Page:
I used to think that once I typed a story, that was it. The words could change a little and we’d call that an edit. I might move a sentence or two, clear up a question, add a beat. But the story that emerged, that was pretty much set in stone. After all, if that’s the way it came out, that’s how it was meant to be, right? That’s what the characters were telling me to do and I had to listen to them. Right?
Not so much. At least, not this time around.
When I started writing Wish You Weren’t, I had a pretty good idea where I wanted it to end up. I wasn’t sure about all the in between stuff, what Avi calls “the muddle,” but I knew the ending so I figured I could flail my way there.
Well, I did plenty of flailing. I wrote this weird, melodramatic, dark crap that I hated. I kept thinking if that’s where the characters wanted to go, didn’t I, as the author, have an obligation to follow them there?
I’ve decided that way of thinking is wrong, at least for me, and certainly, for this story. My characters are NOT the boss of me.
When it came right down to it, the problem was lack of confidence. I didn’t think I was good enough to write the story the way I wanted it to be written, so I fell back on easier solutions. I gave the characters stupid obstacles to overcome and made it too easy for them, for ME, to find a way out. And it was boring. I hated the story so much I put it to the side and worked on other things.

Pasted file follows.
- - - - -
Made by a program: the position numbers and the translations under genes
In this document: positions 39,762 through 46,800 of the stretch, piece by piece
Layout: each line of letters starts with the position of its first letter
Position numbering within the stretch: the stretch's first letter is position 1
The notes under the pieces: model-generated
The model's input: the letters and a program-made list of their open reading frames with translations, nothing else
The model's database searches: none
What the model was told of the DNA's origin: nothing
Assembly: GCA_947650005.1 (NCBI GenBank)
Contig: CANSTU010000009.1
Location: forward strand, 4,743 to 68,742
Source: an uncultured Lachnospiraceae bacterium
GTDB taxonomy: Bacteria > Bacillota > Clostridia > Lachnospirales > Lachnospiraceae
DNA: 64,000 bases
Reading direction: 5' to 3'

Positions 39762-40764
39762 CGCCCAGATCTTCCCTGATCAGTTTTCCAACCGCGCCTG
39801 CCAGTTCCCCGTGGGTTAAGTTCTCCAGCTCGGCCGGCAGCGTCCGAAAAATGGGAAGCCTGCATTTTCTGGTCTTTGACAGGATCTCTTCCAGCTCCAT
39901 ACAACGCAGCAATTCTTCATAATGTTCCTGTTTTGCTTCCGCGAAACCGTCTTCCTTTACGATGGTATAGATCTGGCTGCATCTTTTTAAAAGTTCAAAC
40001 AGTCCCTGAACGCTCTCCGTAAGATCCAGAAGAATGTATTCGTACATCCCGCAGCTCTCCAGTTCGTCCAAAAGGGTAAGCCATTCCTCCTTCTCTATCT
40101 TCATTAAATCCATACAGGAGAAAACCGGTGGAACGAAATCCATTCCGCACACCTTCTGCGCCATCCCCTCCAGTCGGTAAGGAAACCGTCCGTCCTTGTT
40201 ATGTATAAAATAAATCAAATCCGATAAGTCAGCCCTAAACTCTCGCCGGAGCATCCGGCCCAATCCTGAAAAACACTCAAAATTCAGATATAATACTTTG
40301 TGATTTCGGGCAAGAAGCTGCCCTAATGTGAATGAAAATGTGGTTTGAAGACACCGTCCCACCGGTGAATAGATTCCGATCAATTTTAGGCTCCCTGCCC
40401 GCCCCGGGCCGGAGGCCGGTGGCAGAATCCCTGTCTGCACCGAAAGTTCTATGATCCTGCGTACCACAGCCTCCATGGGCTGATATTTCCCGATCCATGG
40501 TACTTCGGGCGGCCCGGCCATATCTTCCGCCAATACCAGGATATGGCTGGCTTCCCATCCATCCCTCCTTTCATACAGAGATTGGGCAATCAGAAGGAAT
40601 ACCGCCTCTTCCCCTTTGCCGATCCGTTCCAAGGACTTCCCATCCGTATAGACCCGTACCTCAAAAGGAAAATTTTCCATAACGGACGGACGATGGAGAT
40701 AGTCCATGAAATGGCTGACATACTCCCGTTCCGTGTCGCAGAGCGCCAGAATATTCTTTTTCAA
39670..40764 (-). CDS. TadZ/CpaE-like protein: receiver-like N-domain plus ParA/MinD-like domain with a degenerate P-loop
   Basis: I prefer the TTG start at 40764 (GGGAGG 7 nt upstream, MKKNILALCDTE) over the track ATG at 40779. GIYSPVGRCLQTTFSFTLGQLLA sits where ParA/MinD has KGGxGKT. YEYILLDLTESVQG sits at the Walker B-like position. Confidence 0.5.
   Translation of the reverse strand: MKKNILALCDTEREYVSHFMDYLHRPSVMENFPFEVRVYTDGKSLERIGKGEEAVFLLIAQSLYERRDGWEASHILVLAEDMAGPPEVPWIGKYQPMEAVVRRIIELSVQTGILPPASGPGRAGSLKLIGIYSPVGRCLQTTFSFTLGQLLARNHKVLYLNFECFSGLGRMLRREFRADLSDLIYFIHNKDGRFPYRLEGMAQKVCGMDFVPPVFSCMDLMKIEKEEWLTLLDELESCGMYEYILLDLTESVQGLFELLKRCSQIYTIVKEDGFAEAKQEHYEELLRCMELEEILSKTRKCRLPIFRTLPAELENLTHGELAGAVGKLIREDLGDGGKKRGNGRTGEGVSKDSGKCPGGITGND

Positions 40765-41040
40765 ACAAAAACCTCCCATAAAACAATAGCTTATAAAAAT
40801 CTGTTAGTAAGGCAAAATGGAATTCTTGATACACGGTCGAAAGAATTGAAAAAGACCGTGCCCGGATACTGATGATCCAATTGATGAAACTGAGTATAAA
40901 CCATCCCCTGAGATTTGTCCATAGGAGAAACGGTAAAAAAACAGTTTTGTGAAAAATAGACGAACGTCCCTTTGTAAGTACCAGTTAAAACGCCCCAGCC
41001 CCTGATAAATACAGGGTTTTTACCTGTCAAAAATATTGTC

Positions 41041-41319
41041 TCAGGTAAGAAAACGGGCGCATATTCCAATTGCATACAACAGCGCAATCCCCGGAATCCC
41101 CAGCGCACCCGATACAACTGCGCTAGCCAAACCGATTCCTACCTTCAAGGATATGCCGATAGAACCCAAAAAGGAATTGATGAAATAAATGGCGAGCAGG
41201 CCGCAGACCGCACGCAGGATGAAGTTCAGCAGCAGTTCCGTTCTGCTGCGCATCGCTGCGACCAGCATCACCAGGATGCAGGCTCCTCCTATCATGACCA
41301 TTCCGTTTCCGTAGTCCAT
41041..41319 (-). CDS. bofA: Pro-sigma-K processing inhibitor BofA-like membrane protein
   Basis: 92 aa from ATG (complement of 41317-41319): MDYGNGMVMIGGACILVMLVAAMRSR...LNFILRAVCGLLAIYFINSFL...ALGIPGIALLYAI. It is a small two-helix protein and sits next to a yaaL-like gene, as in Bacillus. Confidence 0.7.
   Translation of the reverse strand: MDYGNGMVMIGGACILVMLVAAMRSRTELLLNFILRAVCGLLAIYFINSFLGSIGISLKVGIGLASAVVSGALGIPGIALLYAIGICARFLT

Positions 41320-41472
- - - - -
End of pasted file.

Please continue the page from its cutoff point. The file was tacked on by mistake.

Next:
But this story didn’t want to go away. Thankfully, my subconscious kept working on it and when I came back to it months later, I ended up throwing away more than a third of what I had written. This time I took charge of the story. I made it the story I wanted it to be. And it was hard. I honestly wasn’t sure if I was capable. I studied other writers and every time they awoke an emotion in me or made me smile or took be by surprise, I tore the writing apart to figure out how they did that so I could do it too. I learned from books that weren’t even close to my genre, as well as from books you could say are like mine. And it helped, to not just read good books but to study them.
I think I showed my characters who the boss is, but the work of getting there has made the story stronger, made me a stronger writer.
Have you ever had characters try to hijack your story? Who wins: you or them?